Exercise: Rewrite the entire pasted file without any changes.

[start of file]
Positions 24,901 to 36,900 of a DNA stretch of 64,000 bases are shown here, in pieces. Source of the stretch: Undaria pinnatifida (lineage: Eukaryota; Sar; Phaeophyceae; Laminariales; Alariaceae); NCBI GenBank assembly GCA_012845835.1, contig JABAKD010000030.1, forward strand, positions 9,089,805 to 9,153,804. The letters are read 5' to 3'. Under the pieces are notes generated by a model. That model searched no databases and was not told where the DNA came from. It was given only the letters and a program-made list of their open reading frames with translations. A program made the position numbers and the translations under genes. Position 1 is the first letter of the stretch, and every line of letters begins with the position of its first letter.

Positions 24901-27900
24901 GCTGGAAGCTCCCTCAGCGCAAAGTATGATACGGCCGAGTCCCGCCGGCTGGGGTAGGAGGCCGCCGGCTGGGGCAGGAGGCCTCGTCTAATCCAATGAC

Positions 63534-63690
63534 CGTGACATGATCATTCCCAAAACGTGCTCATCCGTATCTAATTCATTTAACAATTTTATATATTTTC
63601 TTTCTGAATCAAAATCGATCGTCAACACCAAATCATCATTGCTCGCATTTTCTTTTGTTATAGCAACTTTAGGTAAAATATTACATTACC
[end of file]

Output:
Positions 24,901 to 36,900 of a DNA stretch of 64,000 bases are shown here, in pieces. Source of the stretch: Undaria pinnatifida (lineage: Eukaryota; Sar; Phaeophyceae; Laminariales; Alariaceae); NCBI GenBank assembly GCA_012845835.1, contig JABAKD010000030.1, forward strand, positions 9,089,805 to 9,153,804. The letters are read 5' to 3'. Under the pieces are notes generated by a model. That model searched no databases and was not told where the DNA came from. It was given only the letters and a program-made list of their open reading frames with translations. A program made the position numbers and the translations under genes. Position 1 is the first letter of the stretch, and every line of letters begins with the position of its first letter.

Positions 24901-27900
24901 GCTGGAAGCTCCCTCAGCGCAAAGTATGATACGGCCGAGTCCCGCCGGCTGGGGTAGGAGGCCGCCGGCTGGGGCAGGAGGCCTCGTCTAATCCAATGAC

Positions 63534-63690
63534 CGTGACATGATCATTCCCAAAACGTGCTCATCCGTATCTAATTCATTTAACAATTTTATATATTTTC
63601 TTTCTGAATCAAAATCGATCGTCAACACCAAATCATCATTGCTCGCATTTTCTTTTGTTATAGCAACTTTAGGTAAAATATTACATTACC